Dance Review: BLKDOG takes the audience into a backward dark world


Singapore International Arts Festival 2023
Botis Seva
Sota . Drama Theater
Last Thursday, 8 p.m

Somber and relentless as it is, BLKDOG plunges audiences into the gray world of isolation, injustice, and depression.

Created in 2017 and later developed into a feature series, the choreographic performance was the groundbreaking work of British choreographer Botis Seva, sparking interest in his language of movement. There, that ripples between the swagger of hip-hop and the hot charm of contemporary dance.

As part of the lineup for the 2023 Singapore International Arts Festival, BLKDOG opens with composer Torben Lars Sylvest’s acoustic scene featuring short, desperate breaths, multiple voices and startling gunfire.

The dancers of Seva’s Far From The Norm orchestra are a hooded, mysterious presence who seem to move as if the ceiling is holding them down. They crouch, slither and slither, ending their movements with sharp thrusts and bounces.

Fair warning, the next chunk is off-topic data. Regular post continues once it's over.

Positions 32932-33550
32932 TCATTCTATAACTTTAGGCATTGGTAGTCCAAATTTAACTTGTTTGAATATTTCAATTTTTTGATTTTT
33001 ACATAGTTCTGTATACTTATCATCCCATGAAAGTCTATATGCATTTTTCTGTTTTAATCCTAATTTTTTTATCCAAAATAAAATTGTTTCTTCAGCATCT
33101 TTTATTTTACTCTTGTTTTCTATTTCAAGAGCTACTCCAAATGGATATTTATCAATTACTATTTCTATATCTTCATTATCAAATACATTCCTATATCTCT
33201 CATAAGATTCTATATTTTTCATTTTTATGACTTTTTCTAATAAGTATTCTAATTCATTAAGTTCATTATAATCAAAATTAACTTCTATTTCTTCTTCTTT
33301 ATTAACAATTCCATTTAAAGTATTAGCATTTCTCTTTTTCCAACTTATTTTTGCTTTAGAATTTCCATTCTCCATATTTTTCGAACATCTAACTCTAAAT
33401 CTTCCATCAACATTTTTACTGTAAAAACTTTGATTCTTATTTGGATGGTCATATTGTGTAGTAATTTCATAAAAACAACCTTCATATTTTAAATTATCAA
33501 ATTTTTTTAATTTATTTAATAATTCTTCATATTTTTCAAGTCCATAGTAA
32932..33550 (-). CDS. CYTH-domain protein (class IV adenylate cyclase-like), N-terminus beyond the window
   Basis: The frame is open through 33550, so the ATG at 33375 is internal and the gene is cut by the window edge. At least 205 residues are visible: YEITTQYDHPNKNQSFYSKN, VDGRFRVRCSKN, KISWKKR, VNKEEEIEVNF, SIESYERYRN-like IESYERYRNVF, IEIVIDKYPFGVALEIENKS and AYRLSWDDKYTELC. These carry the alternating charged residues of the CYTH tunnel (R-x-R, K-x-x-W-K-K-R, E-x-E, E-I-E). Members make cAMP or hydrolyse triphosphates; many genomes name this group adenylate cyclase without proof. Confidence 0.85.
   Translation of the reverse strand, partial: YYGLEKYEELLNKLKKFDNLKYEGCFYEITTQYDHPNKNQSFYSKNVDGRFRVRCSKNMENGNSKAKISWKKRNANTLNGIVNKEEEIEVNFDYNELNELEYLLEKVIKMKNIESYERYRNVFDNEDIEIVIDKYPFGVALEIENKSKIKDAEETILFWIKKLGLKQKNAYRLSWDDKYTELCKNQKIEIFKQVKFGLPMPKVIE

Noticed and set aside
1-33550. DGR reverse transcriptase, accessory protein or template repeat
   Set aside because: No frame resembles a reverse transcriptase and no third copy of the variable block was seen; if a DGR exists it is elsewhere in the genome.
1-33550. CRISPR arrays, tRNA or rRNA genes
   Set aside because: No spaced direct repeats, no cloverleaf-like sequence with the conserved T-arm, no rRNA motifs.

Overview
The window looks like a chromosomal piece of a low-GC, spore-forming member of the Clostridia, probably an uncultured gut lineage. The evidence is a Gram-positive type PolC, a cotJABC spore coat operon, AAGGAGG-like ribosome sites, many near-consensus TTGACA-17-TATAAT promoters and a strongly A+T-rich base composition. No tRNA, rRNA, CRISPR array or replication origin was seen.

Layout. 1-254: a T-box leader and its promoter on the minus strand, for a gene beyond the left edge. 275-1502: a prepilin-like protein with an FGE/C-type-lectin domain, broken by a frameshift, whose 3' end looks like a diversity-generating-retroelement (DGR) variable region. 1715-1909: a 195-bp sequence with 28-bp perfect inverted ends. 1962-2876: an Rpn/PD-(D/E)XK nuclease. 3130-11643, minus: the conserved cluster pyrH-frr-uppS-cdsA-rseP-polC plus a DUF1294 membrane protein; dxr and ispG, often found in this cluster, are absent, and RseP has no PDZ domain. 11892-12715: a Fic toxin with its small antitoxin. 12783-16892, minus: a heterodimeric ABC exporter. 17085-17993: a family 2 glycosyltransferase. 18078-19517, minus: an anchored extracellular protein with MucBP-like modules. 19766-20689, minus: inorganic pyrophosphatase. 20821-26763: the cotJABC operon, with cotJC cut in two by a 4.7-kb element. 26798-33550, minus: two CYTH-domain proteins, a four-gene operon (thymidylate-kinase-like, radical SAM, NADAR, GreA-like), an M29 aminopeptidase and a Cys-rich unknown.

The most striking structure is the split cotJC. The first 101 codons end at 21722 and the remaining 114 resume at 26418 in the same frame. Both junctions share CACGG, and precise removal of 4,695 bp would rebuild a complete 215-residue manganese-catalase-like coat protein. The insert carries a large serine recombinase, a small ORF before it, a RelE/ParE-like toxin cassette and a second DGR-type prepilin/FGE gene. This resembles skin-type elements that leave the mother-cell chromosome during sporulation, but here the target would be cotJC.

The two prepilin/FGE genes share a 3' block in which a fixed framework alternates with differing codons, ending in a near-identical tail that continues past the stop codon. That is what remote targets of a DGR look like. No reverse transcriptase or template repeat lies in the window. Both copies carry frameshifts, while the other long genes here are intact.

Motivated by the music’s ticking and scratching, dancers jump in and out of a scene depicting blame games. Fingers outstretched and hands raised in surrender until one becomes a victim and collapses.

This tension is met with absurdity when lust is unleashed in a scene of intense hip-shaking and barking.

Then, the group impersonates fairy-tale characters – one is a dinosaur, the other is a king.

The previous gestures in the work reappear, losing their sinister look to becoming playful. However, lighting designer Tom Visser’s murky lighting suggests that darkness is on the horizon.

BLKDOG then erupted into brief bouts of anger and violence. The ensemble is seven individuals with broken bones and one body that is hauntingly vibrating. The continuous full-body chorus sequences are halted by abrupt transitions in the music, with long moments of silence cooling the white-hot intensity of the piece.

The voiceover at the end shows a return to the beginning, a search for the origin of Seva’s astigmatism.

One dancer appeared briefly from the group, arms outstretched as if nailed, only to be caught up in a series of strides that circled the stage. Seva seems to suggest that the cycle of sin is an inescapable cycle.

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